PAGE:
It is a novel about the body – in various states of vulnerability, disrepair, health and disease, affected by states of lust or longing or vulnerability.
The theme of The Fatal Dance is intensely personal for Berndt Sellheim. The mother of an ex-partner was diagnosed with Huntington’s when they were together.
This genetic disease gave his then partner a 50% chance of inheriting it, which affected her significantly.
The experience was also deeply felt by Berndt, raising so many fascinating philosophical questions that have found his way into his new novel.
If you knew this disease ran in your family, would you get tested? Or would you leave it to fate? Would it dictate who you are, or what you become?
While the ‘fatal dance’ of the title refers to the jerky movements of those affected by Huntington’s Disease, it is also the dance that all the characters in the novel do around their wants and their desires, speaking to that frenzied collective dance of society, that desire for people to get what they want, when they want it.
Redmond Campbell’s luck has just taken a turn for the worse. His dog’s dead, his wife Bea went to prison three days ago, and he has to look after Bea’s sister, Lori, a wildly disinhibited woman with Huntington’s Disease. What really grates him though, is that despite all he’s done for her, Lori hates him.
In fact, even Redmond’s nephew, Mada – a PhD student searching for a cure to the disease that’s killing his mother, and potentially one day himself – doesn’t give Red the respect he deserves.
But Red is about to change all that. He’s got plans to become Sydney’s leading property agent – on the residential end, at least – and he’s about to make a connection that will line him up a killing. It’s almost legal too! Well, almost. What matters is that Red has a whiff of success, and he’s damn sure everything’s about to come up roses.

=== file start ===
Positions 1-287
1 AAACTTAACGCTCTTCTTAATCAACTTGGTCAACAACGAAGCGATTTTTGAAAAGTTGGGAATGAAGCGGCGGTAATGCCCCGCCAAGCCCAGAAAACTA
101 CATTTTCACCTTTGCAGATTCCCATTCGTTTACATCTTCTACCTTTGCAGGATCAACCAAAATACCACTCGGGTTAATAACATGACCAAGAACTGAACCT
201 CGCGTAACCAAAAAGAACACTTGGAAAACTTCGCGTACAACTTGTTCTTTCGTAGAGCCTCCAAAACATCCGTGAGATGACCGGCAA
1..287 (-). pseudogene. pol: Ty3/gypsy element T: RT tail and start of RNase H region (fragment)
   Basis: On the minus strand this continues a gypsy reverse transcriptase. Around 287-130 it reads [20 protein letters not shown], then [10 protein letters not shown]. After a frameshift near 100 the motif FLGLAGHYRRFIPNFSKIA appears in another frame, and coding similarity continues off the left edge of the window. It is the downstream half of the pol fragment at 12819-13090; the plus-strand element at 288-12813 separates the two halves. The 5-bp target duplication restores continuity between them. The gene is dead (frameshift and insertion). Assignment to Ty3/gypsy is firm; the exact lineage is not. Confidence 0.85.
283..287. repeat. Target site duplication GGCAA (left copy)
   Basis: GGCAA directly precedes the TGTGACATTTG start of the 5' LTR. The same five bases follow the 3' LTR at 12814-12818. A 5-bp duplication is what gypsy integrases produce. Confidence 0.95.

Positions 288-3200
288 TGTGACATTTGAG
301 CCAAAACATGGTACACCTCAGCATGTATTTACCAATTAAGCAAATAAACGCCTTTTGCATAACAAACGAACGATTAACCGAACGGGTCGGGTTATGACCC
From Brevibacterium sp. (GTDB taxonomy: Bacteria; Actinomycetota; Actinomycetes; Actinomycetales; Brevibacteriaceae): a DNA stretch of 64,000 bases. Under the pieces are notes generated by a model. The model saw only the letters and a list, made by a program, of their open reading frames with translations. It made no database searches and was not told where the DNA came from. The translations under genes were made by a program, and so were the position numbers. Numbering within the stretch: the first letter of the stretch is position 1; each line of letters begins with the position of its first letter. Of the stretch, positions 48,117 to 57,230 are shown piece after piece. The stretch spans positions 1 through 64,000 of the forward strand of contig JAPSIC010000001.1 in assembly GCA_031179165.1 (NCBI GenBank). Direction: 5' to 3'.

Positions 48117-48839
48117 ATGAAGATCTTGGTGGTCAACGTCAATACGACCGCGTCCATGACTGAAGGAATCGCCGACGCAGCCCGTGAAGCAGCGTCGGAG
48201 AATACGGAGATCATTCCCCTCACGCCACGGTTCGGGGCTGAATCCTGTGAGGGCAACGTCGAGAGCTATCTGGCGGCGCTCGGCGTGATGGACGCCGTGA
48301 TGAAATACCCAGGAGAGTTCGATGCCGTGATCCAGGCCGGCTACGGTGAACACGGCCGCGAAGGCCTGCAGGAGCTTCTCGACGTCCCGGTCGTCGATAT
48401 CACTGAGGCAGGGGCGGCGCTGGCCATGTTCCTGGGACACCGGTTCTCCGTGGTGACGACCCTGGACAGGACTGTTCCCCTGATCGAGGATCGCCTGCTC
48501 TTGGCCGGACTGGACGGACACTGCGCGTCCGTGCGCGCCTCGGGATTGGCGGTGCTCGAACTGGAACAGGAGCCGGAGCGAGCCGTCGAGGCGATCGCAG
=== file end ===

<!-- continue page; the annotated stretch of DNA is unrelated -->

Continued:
The Fatal Dance is funny and moving, profound and profane, both an intimate family drama and an incisive parable of capitalism and collapse. This is an anarchic, joy-filled, and ribald read from one of Australia’s most exciting authors.
A novel about the dance of the body through the world, it is a story brimming with sting, hope, and gratitude for a world that is equal parts cruel and kind.
Berndt Sellheim is a poet, novelist and academic. He has taught creative writing and poetics at UTS, and lectured in philosophy at Macquarie University, where he completed a doctorate in phenomenology in 2008. His academic research includes a year at the Husserl Archive and Paris4 Sorbonne. He also has a doctorate in philosophy.
Berndt Sellheim is the author of the novel Beyond the Frame’s Edge (Fourth Estate, 2013), and his poetry collection Awake at the Wheel (Vagabond, 2016) won the Federation of Australia Writers’ Anne Elder Poetry Award.
The Fatal Dance is his second novel. Berndt lives in British Columbia, Canada, with his wife Tara Moss, their daughter and a household of other creatures. He works in photography and video production for a museum outside of Vancouver.
Image: The Fatal Dance – courtesy of HarperCollins Publishers